5 Best: "Mistaken Identity"
Even in its earliest episodes, The Fresh Prince of Bel-Air was willing to touch on hard-hitting issues that most sitcoms would never even dare to approach. The series' sixth episode finds Will and Carlton both becoming the victims of racial profiling. While driving Uncle Phil's partner's Mercedes back home to Palm Springs, the two boys are pulled over and arrested because they fit the profile of a recent carjacker in the area.
Of course, the situation spirals out of control, and Uncle Phil and Aunt Viv come down to the police station to set things straight. But what follows is a truly sobering lesson about racial inequalities in modern-day America. It's an episode that primarily relies on absurdist humor in early scenes to diffuse the tension; but the episode's final act is all but devoid of laughter, highlighting the seriousness of the subject with painstaking clarity and honesty.
4 Worst: "Breaking Up Is Hard To Do"
Real, long-term fans of The Fresh Prince of Bel-Air know one thing and one thing only to be true: there is only one correct Aunt Vivian, and it's the first one. Replacing Janet Hubert with Daphne Maxwell Reid, the series also fundamentally changed the personality of the series' strong matriarch, turning her instead into a withdrawn, judgmental, and privileged housewife.
One of the most disappointing changes as a result of this character revision comes in this sixth season episode arc. Unlike Uncle Phil and Aunt Viv #1, Phil and Vivian #2 are unable to communicate with one another, separating over a foolish argument and failure to communicate, which lead to various scenarios that portray both of them in truly unflattering lights.
3 Best: "Bullets Over Bel-Air"
We've already explored some of the truly serious issues facing Black youth that The Fresh Prince of Bel-Air covered. But perhaps the most shocking example of its willingness to discuss these important topics came in this fifth season episode. As the episode begins, Carlton and Will are stopping at an ATM to take out money when suddenly, they find themselves being robbed. Carlton falters during the hold-up, despite Will's frantic urging, and as a result, Will winds up being shot.
The episode features some of the strongest acting from almost all of the series' main cast, but Ribeiro and Smith particularly have the opportunity to truly shine. Carlton plummets into rage and the desire for vengeance, taking it upon himself to buy a gun so that he can protect himself in the future. But Will, fearing for his cousin's safety far more than his own, tearfully pleads with him to give up the gun in one of the series' most compelling, sob-inducing scenes.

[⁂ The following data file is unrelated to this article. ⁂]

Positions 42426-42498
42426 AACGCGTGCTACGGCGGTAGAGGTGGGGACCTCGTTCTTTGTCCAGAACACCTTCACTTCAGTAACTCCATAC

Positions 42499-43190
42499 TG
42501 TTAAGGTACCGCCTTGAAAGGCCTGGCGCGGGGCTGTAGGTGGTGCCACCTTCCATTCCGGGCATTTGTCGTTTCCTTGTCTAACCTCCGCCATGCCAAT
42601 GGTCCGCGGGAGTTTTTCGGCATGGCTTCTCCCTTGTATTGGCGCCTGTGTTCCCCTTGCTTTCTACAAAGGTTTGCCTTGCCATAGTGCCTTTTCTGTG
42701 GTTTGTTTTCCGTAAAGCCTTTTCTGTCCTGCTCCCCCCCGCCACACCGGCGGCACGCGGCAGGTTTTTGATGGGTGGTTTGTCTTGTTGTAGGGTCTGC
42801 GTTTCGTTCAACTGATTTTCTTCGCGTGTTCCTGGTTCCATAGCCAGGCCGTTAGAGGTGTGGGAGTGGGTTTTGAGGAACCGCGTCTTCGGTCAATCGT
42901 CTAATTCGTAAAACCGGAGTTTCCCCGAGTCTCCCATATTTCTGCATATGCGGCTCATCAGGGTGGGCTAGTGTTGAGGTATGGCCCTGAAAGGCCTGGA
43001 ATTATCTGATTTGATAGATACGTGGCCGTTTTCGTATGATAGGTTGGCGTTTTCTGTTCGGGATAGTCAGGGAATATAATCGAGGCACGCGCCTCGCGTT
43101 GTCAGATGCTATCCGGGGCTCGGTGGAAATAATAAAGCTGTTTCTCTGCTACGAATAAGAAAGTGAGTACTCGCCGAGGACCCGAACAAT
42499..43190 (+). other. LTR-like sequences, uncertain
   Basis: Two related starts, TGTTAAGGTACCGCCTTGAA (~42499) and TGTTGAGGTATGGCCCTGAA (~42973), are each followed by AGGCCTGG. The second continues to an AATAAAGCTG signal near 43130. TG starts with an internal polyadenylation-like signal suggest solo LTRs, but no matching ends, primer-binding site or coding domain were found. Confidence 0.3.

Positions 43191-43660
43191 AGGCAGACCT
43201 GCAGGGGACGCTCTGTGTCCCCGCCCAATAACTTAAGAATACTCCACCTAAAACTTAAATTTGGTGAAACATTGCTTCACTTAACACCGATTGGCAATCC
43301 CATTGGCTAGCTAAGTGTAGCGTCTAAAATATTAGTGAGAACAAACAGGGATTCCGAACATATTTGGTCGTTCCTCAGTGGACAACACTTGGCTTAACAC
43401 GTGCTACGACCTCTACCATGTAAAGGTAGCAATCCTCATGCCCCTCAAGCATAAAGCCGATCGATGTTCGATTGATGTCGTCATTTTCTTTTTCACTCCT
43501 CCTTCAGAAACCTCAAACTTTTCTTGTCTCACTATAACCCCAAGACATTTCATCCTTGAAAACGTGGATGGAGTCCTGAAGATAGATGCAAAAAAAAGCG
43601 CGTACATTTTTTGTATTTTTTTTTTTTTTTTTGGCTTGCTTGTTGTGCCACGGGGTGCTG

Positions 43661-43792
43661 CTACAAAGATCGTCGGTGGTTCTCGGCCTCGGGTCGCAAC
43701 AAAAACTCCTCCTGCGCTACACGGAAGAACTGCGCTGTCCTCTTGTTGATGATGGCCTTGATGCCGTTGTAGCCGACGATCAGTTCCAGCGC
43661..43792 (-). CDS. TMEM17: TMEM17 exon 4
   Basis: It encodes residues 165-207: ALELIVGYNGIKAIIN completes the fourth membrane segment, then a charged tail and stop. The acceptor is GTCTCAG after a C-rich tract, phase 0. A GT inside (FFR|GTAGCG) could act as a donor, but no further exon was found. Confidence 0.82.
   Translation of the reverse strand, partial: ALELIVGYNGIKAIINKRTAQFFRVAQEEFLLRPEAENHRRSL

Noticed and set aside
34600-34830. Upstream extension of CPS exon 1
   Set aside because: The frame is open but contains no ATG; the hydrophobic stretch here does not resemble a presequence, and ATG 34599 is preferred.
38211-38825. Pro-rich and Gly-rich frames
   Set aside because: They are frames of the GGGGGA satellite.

2 Worst: "The Best Laid Plans"
Gender dynamics weren't exactly progressive in 1990s television. Things have come a long way in terms of sexism in media, particularly after the #MeToo movement. That's what makes this episode so jarring to watch after all these years because it might be one of the most tone-deaf, downright insulting portrayals of a heterosexual relationship in television history.
In the episode, Will, sex-crazed and only thinking about himself, manipulates his current girlfriend, Monique, into getting married after she tells him that she is saving herself for marriage. Will very nearly consummates their relationship based on their fake marriage—officiated by Jazz, posing as a pastor—before confessing his sins to Monique, who punches him square in the face and abandons him. It's unclear if Will ever even learned the error of his ways, as this huge violation is never mentioned again.
1 Best: "Papa's Got A Brand New Excuse"
Will Smith's family life and experiences growing up are hardly the normal ones shown in most conventional sitcoms. The entire series' premise relies upon the fact that his mother sends him away so he can find a better life. A subject only fleetingly touched on until the fourth season, however, was the matter of Will's absentee father, Lou.
But this fourth season episode changes all of that. With the legendary actor Ben Vereen in the role, Lou breezes into town, charming everyone—especially his son, who has always desired a relationship with his father. Lou gets Will's hopes up only to back out at the last minute, unable to accept responsibility. The episode's final moments, in which a totally heartbroken Will tearfully asks Uncle Phil "How come he don't want me, man?" before Uncle Phil embraces him, is perhaps the most significant moment in the entire show.